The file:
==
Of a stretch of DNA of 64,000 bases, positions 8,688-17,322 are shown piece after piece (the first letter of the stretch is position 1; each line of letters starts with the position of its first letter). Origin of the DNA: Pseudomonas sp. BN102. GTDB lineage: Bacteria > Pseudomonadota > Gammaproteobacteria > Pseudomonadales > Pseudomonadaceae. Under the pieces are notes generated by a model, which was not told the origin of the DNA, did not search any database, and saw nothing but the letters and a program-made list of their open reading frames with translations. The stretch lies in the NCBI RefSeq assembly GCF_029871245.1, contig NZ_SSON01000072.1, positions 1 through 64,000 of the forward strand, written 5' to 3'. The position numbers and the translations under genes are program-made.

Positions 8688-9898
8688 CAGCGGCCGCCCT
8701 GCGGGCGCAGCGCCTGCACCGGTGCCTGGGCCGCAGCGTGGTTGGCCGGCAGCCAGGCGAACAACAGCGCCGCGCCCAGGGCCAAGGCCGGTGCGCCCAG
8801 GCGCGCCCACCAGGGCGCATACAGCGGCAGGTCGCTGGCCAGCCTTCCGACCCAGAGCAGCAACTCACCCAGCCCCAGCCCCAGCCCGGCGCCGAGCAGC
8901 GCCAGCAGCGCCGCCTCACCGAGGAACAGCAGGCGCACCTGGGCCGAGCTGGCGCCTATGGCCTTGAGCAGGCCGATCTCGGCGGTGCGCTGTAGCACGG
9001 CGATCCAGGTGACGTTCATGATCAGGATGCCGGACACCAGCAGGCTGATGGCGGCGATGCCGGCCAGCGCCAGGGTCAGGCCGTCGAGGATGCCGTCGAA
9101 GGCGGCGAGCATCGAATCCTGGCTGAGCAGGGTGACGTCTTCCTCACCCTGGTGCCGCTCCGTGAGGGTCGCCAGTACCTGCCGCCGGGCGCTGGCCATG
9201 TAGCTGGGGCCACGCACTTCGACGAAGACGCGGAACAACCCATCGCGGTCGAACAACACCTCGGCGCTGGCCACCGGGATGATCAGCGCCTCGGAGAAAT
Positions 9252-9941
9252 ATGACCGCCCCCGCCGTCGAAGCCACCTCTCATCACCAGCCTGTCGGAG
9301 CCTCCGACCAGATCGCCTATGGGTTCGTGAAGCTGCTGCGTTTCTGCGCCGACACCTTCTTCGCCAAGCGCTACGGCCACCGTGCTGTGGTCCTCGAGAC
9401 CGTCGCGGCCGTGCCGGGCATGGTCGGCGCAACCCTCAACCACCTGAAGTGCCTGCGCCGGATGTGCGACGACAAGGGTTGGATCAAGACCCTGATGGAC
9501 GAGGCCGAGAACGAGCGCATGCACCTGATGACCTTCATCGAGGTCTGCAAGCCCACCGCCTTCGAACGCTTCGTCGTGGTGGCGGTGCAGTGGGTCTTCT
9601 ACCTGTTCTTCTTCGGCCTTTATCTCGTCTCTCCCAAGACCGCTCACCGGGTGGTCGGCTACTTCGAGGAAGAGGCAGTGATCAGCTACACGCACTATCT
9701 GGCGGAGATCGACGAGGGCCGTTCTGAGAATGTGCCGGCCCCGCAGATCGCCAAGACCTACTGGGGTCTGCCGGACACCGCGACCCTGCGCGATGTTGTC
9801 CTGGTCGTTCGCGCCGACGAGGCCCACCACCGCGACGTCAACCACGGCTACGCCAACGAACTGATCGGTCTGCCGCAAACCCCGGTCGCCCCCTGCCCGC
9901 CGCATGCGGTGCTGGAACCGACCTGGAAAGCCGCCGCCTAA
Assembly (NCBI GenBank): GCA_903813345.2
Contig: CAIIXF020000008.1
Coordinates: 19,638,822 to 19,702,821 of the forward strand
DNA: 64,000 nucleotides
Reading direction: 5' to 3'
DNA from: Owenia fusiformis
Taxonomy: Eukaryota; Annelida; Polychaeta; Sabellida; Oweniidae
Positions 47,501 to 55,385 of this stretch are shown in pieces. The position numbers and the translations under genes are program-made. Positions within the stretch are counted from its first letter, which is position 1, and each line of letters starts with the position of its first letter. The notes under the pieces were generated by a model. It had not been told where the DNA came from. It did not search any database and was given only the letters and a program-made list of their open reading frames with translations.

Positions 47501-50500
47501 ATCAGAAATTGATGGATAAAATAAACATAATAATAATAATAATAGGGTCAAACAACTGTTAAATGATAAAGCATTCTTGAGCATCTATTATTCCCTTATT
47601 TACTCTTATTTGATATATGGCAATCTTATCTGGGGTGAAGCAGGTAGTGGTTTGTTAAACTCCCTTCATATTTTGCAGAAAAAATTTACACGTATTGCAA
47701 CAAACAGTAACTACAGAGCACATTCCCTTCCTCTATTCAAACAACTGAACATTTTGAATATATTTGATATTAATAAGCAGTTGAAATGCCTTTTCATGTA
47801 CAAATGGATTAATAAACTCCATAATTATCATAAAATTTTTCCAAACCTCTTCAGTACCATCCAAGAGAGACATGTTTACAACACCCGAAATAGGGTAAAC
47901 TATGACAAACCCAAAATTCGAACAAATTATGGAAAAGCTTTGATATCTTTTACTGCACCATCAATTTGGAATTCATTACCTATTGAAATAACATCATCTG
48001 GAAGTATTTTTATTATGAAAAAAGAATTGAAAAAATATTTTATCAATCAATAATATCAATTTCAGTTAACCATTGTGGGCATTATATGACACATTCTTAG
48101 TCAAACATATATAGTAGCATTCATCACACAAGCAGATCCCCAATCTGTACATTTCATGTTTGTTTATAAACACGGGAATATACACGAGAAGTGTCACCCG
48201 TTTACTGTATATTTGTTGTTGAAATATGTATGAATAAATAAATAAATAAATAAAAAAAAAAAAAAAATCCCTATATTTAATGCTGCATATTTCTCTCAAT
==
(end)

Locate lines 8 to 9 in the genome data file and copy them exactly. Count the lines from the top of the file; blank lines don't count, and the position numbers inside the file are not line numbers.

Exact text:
9101 GGCGGCGAGCATCGAATCCTGGCTGAGCAGGGTGACGTCTTCCTCACCCTGGTGCCGCTCCGTGAGGGTCGCCAGTACCTGCCGCCGGGCGCTGGCCATG
9201 TAGCTGGGGCCACGCACTTCGACGAAGACGCGGAACAACCCATCGCGGTCGAACAACACCTCGGCGCTGGCCACCGGGATGATCAGCGCCTCGGAGAAAT